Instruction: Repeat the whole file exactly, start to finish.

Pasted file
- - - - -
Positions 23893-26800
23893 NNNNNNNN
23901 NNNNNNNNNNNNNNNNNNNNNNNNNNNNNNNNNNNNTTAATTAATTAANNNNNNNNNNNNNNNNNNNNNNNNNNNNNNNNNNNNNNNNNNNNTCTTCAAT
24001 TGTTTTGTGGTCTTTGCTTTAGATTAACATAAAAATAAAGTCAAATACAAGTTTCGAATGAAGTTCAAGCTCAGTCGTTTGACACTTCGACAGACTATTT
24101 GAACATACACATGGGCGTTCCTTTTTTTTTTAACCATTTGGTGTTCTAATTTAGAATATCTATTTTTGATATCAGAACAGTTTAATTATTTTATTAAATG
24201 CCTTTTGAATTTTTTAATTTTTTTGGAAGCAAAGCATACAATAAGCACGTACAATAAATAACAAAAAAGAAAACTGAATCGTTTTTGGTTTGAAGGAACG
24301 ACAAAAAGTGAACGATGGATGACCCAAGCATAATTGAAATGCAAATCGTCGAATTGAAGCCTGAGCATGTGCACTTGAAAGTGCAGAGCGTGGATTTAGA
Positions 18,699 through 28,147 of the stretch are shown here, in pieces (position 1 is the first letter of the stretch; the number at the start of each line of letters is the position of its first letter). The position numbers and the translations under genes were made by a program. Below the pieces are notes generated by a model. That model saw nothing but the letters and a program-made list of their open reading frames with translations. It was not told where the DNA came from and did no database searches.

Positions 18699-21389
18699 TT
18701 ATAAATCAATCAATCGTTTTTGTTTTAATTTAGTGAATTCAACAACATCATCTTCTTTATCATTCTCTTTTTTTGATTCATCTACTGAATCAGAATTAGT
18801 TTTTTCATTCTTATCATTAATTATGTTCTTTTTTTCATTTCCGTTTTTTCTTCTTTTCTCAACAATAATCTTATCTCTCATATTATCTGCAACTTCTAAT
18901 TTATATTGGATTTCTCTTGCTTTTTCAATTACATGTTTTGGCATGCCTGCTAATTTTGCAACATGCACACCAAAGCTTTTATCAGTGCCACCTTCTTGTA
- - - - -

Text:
Positions 23893-26800
23893 NNNNNNNN
23901 NNNNNNNNNNNNNNNNNNNNNNNNNNNNNNNNNNNNTTAATTAATTAANNNNNNNNNNNNNNNNNNNNNNNNNNNNNNNNNNNNNNNNNNNNTCTTCAAT
24001 TGTTTTGTGGTCTTTGCTTTAGATTAACATAAAAATAAAGTCAAATACAAGTTTCGAATGAAGTTCAAGCTCAGTCGTTTGACACTTCGACAGACTATTT
24101 GAACATACACATGGGCGTTCCTTTTTTTTTTAACCATTTGGTGTTCTAATTTAGAATATCTATTTTTGATATCAGAACAGTTTAATTATTTTATTAAATG
24201 CCTTTTGAATTTTTTAATTTTTTTGGAAGCAAAGCATACAATAAGCACGTACAATAAATAACAAAAAAGAAAACTGAATCGTTTTTGGTTTGAAGGAACG
24301 ACAAAAAGTGAACGATGGATGACCCAAGCATAATTGAAATGCAAATCGTCGAATTGAAGCCTGAGCATGTGCACTTGAAAGTGCAGAGCGTGGATTTAGA
Positions 18,699 through 28,147 of the stretch are shown here, in pieces (position 1 is the first letter of the stretch; the number at the start of each line of letters is the position of its first letter). The position numbers and the translations under genes were made by a program. Below the pieces are notes generated by a model. That model saw nothing but the letters and a program-made list of their open reading frames with translations. It was not told where the DNA came from and did no database searches.

Positions 18699-21389
18699 TT
18701 ATAAATCAATCAATCGTTTTTGTTTTAATTTAGTGAATTCAACAACATCATCTTCTTTATCATTCTCTTTTTTTGATTCATCTACTGAATCAGAATTAGT
18801 TTTTTCATTCTTATCATTAATTATGTTCTTTTTTTCATTTCCGTTTTTTCTTCTTTTCTCAACAATAATCTTATCTCTCATATTATCTGCAACTTCTAAT
18901 TTATATTGGATTTCTCTTGCTTTTTCAATTACATGTTTTGGCATGCCTGCTAATTTTGCAACATGCACACCAAAGCTTTTATCAGTGCCACCTTCTTGTA